(Feminine) Beauty & Ugly Christ

WE EXPERIENCE BEAUTY IN a variety of ways: through song, paintings, sunsets, people, etc. And, though we need to think about beauty generally, it is worth saying a word about human beauty first as it seems to be the most influential in our society.
Now, between the two genders, God seems to have given considerably more beauty to the feminine than the masculine. This is not a clear and hard rule and, even among women, degrees of beauty vary. It seems to be a gift distributed rather indiscriminately and, some might think, with a good amount of unfairness.
Feminine beauty, as part of the image of God, is both spiritual and bodily. It is drawn from God’s very light. His divine image exists in both men and women, but there is uniqueness in how it is manifest in women. This why Paul writes that ‘the woman is the glory of man’. Women adorn humanity, both spiritually and bodily, in a way that us men do not. Men need women. It is not good for men to be alone. The glorious image of God that you can reflect to us and is not something we men can produce amongst ourselves and to each other. In your femininity, you reflect the image of God in a way that brings nourishment and strength to the souls of men.
Your physical beauty is as unique as your spiritual beauty. Yes, we men can be attractive or handsome in our own right―and we’re rather pleased with ourselves when you find us to be so. But this is different than the woman’s beauty. Ladies, your beauty as a woman is a unique gift from God. It is nothing to be ashamed of. It is to be celebrated and given thanks over. People are to see you as a testament to the truth that the Creator of the Universe and His ways are beautiful. Like a beautiful voice or painting, the beauty you carry can move a soul in and of itself, yet leave one hungry for the ultimate beauty that God will bestow upon his children.
This why Paul, when writing to Timothy, says that women should ‘adorn’ themselves. They should celebrate their feminine beauty as a gift from God. But that they are to do so ‘modestly’. In context, Paul is speaking of women of a certain socio-economic level adorning themselves by means of gold and pearls while worshipping next to women of a lower class who could never afford such things. This was the type of modesty Paul was speaking of: a modesty that celebrates beauty while being aware of its potential divisive impact, due to human fallenness, among those with whom we worship.
Of course, this could apply to men as well. A man who is especially rich would be unwise to wear tailored Armani suits if most of those he worships with are unemployed or poor. But Paul saw in his day that this would be an issue that was more likely to arise among women than among men and not a lot has changed since his day.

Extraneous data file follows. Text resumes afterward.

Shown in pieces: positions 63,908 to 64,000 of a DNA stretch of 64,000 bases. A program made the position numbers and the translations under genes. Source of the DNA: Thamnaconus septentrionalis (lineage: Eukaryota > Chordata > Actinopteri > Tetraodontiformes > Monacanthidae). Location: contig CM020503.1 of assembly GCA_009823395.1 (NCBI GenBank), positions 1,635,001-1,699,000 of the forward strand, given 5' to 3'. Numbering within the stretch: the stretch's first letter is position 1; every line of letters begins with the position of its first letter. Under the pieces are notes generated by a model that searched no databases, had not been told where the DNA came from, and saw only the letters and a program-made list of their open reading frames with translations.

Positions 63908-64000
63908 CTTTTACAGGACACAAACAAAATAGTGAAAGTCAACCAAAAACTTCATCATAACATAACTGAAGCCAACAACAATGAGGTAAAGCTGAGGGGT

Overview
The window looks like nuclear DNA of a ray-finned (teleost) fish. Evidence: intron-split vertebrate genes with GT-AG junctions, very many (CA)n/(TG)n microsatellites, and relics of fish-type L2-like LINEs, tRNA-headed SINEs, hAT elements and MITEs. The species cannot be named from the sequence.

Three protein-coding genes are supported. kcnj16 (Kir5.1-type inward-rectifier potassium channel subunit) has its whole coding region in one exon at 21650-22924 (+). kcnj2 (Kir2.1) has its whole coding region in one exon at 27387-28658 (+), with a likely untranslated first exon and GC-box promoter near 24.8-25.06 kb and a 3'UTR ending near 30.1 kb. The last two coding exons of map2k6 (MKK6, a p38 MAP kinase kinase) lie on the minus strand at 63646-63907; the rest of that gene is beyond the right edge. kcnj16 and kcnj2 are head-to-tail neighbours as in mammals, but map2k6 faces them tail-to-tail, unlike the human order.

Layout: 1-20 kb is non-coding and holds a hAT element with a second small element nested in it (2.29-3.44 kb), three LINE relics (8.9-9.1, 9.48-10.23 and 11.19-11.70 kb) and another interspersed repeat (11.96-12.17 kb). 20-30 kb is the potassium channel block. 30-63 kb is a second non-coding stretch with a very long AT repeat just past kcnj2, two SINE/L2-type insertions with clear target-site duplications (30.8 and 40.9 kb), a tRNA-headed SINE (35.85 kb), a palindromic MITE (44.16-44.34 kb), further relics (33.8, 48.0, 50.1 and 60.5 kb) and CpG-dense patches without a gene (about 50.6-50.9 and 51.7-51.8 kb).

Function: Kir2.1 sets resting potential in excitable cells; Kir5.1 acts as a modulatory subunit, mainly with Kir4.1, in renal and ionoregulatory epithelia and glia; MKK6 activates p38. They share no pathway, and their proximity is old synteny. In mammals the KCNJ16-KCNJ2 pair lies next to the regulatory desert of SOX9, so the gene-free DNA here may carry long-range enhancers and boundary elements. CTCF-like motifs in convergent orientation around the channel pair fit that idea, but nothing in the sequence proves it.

Jesus the Ugly
The problem of beauty, and not just with the feminine variety, is that sin has come into the world and now those channels through which divine glory is supposed to be refracted are now tainted by sin. Much of what we encounter as beautiful in this life is a mix of true beauty with human corruption. Beauty by its very nature can deceive. The fruit Eve ate was attractive in appearance yet brought death. Beauty can manipulate―it can promise to bestow itself upon a recipient in return for favours in unrighteous ways. When beauty is divorced from the true and the good, it is no longer true beauty.
Not only is the object or person who reflects beauty affected by sin, but those of us on the beholding end are twisted by it as well. We can see beauty but, instead of giving thanks for it, we envy it. Or, we could worship and idolise the object reflecting that beauty, failing to acknowledge that God is the ultimate source of it. Eventually, the light of beauty we behold in such person or object will lessen.
Christ came to wholly redeem us―including our experience of beauty. How?
Christ dwelt in beauty indescribable. Sinless seraphim and angels had to cover their eyes to keep from being overwhelmed by His beauty. And what did he do with all that beauty?
He gave it away. All of it. He took on the flesh of an unattractive man and died one of the ugliest of deaths. Isaiah said that ‘He had no form or majesty that we should gaze upon him, nor appearance that we should desire him…And we hid, as it were, our faces from him’.
Why did he renounce all this beauty? So that you and I can have ultimate beauty. He exchanged his beauty for our ugliness. Jesus, who is beauty itself, became ugly by embracing us so that we who are made ugly by our sin might become beautiful to God. That’s why we look to Christ the rejected, the beaten, and the bruised for our salvation―not to Christ the glamourous or handsome model seen in far too many artworks by misguided believers. The Cross is a wrecking ball, shattering all the conceptions this world has about beauty.  
When we see this ugliness that Christ assumes on our behalf, it begins to set us free. The love which motivated such an act becomes for us the beautiful and precious thing in God’s Universe. We become liberated from our prideful desire to become more beautiful than others. We become enabled to enjoy and celebrate created beauty without being enslaved by it.
We also have the hope that, aside from the love at work behind the Cross, the greatest of beauties are yet to come. The new and second Creation that is coming through Christ will far eclipse the first. The new Heavens and the new Earth will contain a beauty that our imaginations cannot now come close to fathoming. All the of this world’s beauties that are buried with Christ will be resurrected on that day in far greater glory―and the most breathtaking ones are yet to come. 


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